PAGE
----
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Figure 3

Sketches and dimensions in mm of the corotating disks flow apparatus (top: Side view) and of the E-block, arm and SSUs (bottom: Top and side views). The E-block/arm/SSUs assembly is also shown to the left of the test section in the top figure. Three weight-saving holes are cut into the arm. The two angular orientations investigated for the E-block/arm/SSUs assembly are shown in Fig. 2.

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Figure 4

Sketch defining the circumferential and radial velocity components with respect to cylindrical coordinate systems centered at O1 and O3, respectively. The asymptotic invariance of the flow is checked by reference to mean and rms velocity profiles of these two velocity components obtained at locations 1, 2, 3, 4, and 5 on the interdisk midplane.

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Figure 5

(a) Mean and rms values of the radial and circumferential velocity components as a function of radial position and disk rpm at location 1 in Fig. 4 for the outer configuration in Fig. 2. Radius R is given in mm. (b) Mean and rms values of the radial and circumferential velocity components as a function of radial position and disk rpm at location 2 in Fig. 4 for the outer configuration in Fig. 2. Radius R is given in mm.

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Figure 6

(a) Mean and rms values of the radial and circumferential velocity components as a function of radial position and disk rpm at location 1 in Fig. 4 for the inner configuration in Fig. 2. Radius R is given in mm. (b) Mean and rms values of the radial and circumferential velocity components as a function of radial position and disk rpm at location 2 in Fig. 4 for the inner configuration in Fig. 2. Radius R is given in mm. (c) Mean and rms values of the radial and circumferential velocity components as a function of radial position and disk rpm at location 3 in Fig. 4 for the inner configuration in Fig. 2. Radius R is given in mm.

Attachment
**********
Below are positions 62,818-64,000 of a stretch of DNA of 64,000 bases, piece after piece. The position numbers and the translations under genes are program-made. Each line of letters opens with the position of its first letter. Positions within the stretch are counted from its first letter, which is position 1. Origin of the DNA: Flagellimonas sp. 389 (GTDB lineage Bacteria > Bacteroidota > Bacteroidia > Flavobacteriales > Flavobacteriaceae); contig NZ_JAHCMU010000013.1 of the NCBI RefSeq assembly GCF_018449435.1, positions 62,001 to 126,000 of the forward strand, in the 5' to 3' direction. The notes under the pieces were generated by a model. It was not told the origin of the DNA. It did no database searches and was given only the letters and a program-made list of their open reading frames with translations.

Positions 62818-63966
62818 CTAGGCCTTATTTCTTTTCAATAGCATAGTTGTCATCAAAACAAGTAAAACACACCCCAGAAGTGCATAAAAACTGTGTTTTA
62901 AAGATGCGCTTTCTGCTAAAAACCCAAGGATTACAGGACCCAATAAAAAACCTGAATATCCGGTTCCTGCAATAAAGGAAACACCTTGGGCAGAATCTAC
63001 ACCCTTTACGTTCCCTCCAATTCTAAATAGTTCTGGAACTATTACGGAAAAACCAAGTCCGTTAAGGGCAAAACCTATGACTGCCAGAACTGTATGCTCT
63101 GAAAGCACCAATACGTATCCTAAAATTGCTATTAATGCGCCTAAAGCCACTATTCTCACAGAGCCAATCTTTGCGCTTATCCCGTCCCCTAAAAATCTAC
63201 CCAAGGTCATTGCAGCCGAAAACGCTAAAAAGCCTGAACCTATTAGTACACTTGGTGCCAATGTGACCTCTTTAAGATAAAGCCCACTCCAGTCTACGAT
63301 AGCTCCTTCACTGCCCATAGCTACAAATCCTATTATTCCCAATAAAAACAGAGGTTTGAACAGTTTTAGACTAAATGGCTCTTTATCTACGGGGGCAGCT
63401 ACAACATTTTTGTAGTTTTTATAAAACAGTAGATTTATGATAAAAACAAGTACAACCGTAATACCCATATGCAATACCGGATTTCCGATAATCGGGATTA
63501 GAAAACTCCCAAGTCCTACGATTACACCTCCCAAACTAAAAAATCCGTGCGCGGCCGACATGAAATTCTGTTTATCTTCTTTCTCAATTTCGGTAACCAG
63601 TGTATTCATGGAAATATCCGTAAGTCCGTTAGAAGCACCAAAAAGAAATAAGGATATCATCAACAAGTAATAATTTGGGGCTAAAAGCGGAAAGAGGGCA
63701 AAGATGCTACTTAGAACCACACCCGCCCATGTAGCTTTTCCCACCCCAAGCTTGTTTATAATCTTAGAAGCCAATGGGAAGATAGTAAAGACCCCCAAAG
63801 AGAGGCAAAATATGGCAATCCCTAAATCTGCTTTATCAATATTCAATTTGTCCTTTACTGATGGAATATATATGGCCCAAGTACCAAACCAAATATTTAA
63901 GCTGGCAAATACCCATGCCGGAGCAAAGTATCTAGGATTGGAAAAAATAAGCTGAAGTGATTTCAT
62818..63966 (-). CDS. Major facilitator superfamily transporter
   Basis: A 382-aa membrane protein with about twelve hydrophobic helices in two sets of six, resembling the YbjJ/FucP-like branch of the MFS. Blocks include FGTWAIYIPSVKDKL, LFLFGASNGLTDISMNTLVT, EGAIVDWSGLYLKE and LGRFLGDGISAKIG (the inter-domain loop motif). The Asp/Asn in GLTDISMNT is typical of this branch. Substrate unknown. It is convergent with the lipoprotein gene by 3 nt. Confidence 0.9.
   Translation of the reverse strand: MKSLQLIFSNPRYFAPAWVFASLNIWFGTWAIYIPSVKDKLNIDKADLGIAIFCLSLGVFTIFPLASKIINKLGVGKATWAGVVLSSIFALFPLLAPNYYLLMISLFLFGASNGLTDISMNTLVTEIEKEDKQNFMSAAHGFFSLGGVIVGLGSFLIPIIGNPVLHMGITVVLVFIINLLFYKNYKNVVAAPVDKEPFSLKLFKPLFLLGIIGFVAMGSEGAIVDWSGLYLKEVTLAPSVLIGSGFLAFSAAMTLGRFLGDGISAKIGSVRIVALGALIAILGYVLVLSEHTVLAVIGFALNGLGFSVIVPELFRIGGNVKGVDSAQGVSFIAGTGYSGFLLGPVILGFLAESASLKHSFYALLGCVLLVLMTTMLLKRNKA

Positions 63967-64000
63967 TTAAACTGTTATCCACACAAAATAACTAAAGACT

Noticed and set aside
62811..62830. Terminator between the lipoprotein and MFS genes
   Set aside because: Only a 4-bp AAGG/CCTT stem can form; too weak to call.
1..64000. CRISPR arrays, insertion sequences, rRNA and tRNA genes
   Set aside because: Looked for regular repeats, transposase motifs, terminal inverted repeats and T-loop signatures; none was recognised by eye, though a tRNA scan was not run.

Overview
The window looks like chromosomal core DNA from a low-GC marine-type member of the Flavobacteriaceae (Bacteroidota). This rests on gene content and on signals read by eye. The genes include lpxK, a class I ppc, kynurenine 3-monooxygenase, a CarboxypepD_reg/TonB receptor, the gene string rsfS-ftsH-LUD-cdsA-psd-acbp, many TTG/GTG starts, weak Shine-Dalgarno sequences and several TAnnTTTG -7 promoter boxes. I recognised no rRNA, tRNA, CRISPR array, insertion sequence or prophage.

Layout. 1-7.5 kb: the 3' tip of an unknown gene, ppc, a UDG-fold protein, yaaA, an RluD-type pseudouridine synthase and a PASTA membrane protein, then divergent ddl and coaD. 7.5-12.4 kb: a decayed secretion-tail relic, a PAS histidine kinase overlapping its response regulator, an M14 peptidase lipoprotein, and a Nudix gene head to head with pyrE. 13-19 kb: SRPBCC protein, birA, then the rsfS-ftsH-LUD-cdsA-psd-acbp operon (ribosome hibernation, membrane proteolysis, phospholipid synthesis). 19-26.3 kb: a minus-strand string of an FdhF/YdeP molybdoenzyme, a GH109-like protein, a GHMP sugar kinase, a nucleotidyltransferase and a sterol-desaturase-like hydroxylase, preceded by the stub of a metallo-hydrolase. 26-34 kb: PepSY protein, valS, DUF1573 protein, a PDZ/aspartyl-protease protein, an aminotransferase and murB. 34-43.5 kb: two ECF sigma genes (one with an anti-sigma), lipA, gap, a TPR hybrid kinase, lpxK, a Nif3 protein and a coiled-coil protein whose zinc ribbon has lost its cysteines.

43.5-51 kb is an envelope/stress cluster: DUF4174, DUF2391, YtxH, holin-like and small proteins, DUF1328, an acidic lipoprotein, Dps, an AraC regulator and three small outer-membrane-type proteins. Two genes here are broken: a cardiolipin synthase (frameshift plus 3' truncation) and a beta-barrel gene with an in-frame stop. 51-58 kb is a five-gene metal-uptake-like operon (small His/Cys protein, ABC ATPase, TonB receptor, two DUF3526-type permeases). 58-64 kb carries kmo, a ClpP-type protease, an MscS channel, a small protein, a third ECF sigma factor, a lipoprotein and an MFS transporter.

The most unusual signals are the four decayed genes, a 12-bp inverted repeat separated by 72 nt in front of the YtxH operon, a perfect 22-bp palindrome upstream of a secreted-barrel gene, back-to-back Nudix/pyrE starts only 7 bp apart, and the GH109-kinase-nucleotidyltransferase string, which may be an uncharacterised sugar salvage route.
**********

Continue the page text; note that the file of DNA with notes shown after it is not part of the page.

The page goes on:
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Figure 7

Contours of mean velocity magnitude with streamlines superimposed for the inner configuration (left) and outer configuration (right) at 3000rpm

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Figure 8

Contours of the mean axial component of vorticity (normal to disk surface) for the inner configuration (left) and outer configuration (right) at 3000rpm

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Figure 9

Contours of the turbulence intensity (based on two velocity components) for the inner configuration (left) and outer configuration (right) at 3000rpm

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Figure 10

Mean and rms values of the radial and circumferential velocity components as a function of radial position and disk rpm at location 4 in Fig. 4 for the inner configuration in Fig. 2. In this figure R*=(r−Rh)∕(Rd−Rh); see Fig. 1. The dash-dot line in the plot for Uθ* denotes solid body rotation.

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Figure 11

Mean and rms values of the radial and circumferential velocity components as a function of radial position and disk rpm at location 5 in Fig. 4 for the inner configuration in Fig. 2. In this figure R*=(r−Rh)∕(Rd−Rh); see Fig. 1. The dash-dot line in the plot for Uθ* denotes solid body rotation.

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Figure 12

⟨uruθ⟩* shear stress as a function of radial position and disk rpm at locations 4 (left) and 5 (right) in Fig. 4 for the inner configuration in Fig. 2. In this figure R*=(r−Rh)∕(Rd−Rh); see Fig. 1.